“It takes us a few minutes to price up a bucket of more than 500 bonds,” said Mazi. “Without the technology we deployed, it would otherwise take line traders days.”

But shifting single-name bonds may still be better done by humans, especially when they are dealing in a crisis that’s outside of the data set programmed into computers.

And portfolio trades don’t work in a vacuum. At the worst of March’s pandemic-rocked sessions, some banks switched off pricing algorithms, according to Stuart Campbell, head of trading at Bluebay Asset Management LLP, which oversees more than $59 billion.

“On volatile days, those claims go out of the window,” he said. “Portfolio trading is not a silver bullet to the lack of liquidity.”

Tradeweb’s competitor MarketAxess Holdings Inc. said it doesn’t publish data on portfolio trading volumes. Bloomberg LP, the parent company of Bloomberg News, competes with Tradeweb and MarketAxess in providing fixed-income trading services.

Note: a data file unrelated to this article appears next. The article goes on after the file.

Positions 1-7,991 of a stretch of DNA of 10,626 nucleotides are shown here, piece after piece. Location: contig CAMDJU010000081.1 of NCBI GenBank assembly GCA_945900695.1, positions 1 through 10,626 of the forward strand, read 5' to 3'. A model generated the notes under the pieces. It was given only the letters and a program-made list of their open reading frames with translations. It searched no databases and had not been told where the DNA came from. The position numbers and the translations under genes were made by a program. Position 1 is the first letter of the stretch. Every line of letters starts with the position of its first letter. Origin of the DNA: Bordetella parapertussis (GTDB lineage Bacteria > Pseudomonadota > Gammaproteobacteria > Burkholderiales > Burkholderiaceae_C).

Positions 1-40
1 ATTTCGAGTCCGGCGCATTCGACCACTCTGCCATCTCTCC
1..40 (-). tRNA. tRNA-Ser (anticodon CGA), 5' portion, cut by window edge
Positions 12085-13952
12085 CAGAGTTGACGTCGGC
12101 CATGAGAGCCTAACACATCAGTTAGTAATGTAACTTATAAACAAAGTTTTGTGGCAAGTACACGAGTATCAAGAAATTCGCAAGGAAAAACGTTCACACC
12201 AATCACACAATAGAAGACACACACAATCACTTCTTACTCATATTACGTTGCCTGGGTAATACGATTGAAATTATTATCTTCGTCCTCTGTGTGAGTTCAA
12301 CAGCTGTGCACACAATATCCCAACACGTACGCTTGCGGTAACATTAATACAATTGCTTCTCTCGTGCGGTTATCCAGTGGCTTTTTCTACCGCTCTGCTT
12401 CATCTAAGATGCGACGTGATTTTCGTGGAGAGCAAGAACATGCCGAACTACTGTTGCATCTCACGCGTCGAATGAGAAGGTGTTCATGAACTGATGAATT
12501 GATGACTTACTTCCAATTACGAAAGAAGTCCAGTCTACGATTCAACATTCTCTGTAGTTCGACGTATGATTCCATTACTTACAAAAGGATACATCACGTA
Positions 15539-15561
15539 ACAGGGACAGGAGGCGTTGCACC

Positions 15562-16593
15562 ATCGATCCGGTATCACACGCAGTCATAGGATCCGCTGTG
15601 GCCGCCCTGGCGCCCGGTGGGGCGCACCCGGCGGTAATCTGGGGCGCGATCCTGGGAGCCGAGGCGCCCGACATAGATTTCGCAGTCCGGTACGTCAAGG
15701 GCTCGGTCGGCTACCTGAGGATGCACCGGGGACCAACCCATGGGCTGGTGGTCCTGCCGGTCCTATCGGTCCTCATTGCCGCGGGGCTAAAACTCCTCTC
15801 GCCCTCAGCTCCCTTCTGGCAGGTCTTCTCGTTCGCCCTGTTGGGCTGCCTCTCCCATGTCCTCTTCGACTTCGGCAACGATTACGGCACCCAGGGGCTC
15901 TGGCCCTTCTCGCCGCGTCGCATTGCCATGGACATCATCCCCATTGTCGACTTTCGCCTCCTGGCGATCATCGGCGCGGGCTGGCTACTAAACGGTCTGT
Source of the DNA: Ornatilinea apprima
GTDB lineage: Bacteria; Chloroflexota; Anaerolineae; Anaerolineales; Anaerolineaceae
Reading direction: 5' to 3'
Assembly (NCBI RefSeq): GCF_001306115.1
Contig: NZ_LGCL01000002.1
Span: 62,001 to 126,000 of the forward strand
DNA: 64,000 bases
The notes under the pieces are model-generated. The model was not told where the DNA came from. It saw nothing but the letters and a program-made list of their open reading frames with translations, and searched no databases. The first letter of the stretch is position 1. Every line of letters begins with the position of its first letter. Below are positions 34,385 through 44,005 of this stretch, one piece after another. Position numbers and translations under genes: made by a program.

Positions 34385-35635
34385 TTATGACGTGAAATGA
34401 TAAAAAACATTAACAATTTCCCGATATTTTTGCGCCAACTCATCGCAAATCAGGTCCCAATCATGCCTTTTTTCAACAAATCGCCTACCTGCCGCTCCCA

The technology isn’t just for sell-side traders trying to execute lightening-fast deals. At London-based Muzinich & Co., fund managers use portfolio trades for complex transactions that combine purchases and sales -- a process that can take up to two weeks and requires human intervention.

“You still make the decision on what should be bought and sold, and transaction costs are cheaper,” said Tatjana Greil Castro, a portfolio manager at Muzinich & Co., which oversees $33.5 billion. “I like it.”

This article was provided by Bloomberg News.

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